Efforts by the milk co-op Mid-America Dairymen Inc. (Mid-Am) to silence one of its critics by not only kicking the critic and her family out of the co-op, but also effectively closing the market for their farm's milk, has cost the co-op $356,238.80 plus court costs.
In a blistering decision Judge Patricia T. Hedges of the 22nd Judicial District Court in Washington Parish, Louisiana, ruled June 1 that Mid-America was responsible for the demise of Rinky Dink Dairy, owned and operated by Clayton S. Knight, Carole B. Knight and James Knight, and and that it was also responsible for emotional and mental distress associated with the liquidation of the dairy.
Rinky Dink Dairy marketed its milk through Gulf Dairy Association until March 1, 1994, when that co-op was sold to Mid-America Dairymen, Inc., which was based in Knoxville, Tenn. After subsequent mergers, the successor corporation became known as Dairy Farmers of America, a national co-op based in Kansas City, Mo.
After Mid-Am took control of the cooperative, Carole Knight, a trained and experienced journalist, in August 1995 began a newsletter called Louisiana Lagniappe (the name was changed to Milklines the following month). She continued this monthly newsletter until April 1997, long after she was out of the dairy business.
Mid-Am was continuing its expansionist merger mode, and Knight suspected that profits were being spread out to support the new branches. She said she never received any accounting of operating expenses, or how the price was calculated, despite repeated requests. While she was annoying to management and knew it, her Milklines afforded her an audience for her views, although she was also aware that management would have liked to shut the newsletter down.
Soon she had begun to rally other farmers to her point of view, and 54 fellow co-op members elected her in December 1995 to the Gulf South Division Board of directors. This board was called the "little board," to distinguish it from the Corporate Board, or the "big board" in Knoxville. The Corporate Board exercised control over all the divisions. She was sworn in as a director of the little board in February 1996 and took her duties seriously. She objected to signing the "Loyalty Oath" that pledged "undivided loyalty" to Mid-Am itself, not the members. However, she signed it finally under duress. Only two months later the co-op recommended her expulsion from membership.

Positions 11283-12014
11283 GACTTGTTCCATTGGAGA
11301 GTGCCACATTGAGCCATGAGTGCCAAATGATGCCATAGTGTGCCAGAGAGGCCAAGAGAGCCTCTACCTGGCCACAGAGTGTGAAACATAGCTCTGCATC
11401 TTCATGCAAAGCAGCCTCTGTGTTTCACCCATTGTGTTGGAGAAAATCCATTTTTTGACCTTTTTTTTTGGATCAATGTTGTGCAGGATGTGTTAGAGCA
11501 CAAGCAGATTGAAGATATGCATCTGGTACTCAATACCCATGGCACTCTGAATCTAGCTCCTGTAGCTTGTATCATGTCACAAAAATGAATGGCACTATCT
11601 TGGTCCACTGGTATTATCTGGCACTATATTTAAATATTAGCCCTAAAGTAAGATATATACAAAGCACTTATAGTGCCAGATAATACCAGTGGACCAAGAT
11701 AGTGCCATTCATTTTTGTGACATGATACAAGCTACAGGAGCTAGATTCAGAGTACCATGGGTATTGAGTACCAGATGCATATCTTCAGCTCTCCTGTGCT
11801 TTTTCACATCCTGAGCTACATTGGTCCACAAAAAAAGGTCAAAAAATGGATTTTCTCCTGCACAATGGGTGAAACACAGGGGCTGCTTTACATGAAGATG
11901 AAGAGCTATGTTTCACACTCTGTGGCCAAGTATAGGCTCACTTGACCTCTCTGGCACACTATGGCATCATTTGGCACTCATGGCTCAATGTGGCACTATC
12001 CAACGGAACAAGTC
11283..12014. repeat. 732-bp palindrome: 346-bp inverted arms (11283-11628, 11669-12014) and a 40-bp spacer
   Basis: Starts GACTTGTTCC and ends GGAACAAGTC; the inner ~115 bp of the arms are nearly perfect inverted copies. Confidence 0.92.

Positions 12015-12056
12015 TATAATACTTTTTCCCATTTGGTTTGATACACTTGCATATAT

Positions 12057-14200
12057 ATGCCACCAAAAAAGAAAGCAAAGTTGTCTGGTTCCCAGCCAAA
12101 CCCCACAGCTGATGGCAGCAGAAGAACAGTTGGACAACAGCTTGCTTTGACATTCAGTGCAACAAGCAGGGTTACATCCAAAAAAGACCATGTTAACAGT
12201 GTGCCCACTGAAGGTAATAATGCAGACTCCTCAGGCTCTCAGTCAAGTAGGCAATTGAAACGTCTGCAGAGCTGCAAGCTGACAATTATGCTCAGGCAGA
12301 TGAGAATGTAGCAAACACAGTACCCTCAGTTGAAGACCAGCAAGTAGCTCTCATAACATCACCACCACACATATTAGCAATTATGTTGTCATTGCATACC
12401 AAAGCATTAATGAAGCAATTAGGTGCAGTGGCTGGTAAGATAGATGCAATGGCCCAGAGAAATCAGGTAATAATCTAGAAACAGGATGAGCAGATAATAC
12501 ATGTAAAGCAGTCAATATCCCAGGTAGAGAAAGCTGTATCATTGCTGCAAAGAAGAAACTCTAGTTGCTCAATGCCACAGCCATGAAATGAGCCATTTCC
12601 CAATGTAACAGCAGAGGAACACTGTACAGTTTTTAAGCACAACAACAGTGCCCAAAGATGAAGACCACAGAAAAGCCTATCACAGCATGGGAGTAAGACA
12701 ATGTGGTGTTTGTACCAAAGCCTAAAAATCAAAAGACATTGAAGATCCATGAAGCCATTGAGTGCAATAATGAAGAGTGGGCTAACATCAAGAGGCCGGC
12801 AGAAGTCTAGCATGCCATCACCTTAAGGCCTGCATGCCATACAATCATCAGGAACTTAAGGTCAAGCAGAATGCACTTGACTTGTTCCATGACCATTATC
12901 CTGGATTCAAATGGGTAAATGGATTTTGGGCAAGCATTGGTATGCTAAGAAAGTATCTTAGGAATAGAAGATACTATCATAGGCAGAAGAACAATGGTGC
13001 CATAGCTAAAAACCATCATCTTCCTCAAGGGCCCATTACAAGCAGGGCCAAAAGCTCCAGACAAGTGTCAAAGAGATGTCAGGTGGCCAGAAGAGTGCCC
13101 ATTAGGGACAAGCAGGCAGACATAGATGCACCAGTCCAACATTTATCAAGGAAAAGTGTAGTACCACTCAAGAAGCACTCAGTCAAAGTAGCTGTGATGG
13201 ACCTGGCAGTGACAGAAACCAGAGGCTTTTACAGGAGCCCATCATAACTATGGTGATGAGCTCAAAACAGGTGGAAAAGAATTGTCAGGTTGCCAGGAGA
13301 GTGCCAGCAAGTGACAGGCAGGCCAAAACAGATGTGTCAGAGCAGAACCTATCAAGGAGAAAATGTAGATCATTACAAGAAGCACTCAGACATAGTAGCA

Many of the other directors had been farmers all their lives and decried her outspoken and aggressive criticism. They also resented Mrs. Knight's bringing a laptop computer into the meetings to record information. Also, according to court testimony, it was clear that they wanted to get meetings over and get back to work as quickly as possible, so they discouraged discussion of issues. That had been the way they were used to conducting the business of the boards, and the directors clearly did not want Knight asking questions. However, Knight wanted answers to her questions, especially those questions about where the money was going and why the farmers' checks were decreasing.
In her ruling Judge Hedges pointed out, "It seems to this Court that this is exactly the way a good director, or even a good member, of a cooperative should conduct him or herself. The job of the directors is to ask questions in order to inform the membership, which elected them. Mrs. Knight's manner possibly was abrasive, especially after answers were not given to repeated questions, but still should not stop management from answering a member's questions about her own cooperative.
"The cooperative is owned by the farmers. However, management and many of the directors who testified seemed to think they need not tell the farmers anything they wished not to tell. Their testimony was that corporate 'secrets' were for the good of the association. But the association is the members, not the hired management. The members needed to be informed fully of the workings of its management. Instead, it is clear that the members of the coop were deliberately kept ignorant of facts. The farmers were expected to produce milk, accept whatever mailbox price was given them, and not question management. The hostility and resentment shown by the individual defendants on the witness stand toward Mrs. Knight was appalling, especially after three years," Judge Hedges added.
Court testimony revealed that a August 28, 1995, letter, written four months before Knight was elected to the regional board of directors by her fellow dairy farmers, from Wayne Heckert to Buckey Jones, Chairman of Mid-Am, about the "Carole Knight situation" outlines the management plans to terminate the Knights' membership.
At trial all the defendant were closely interrogated on what damage they perceived as resulting from Knight's questions and/or publication of information in Milklines. Not one of the defendants could give an example of damage. None knew of any members lost. None knew of any money lost. None knew of any damage they could specifically illustrate from Knight's actions.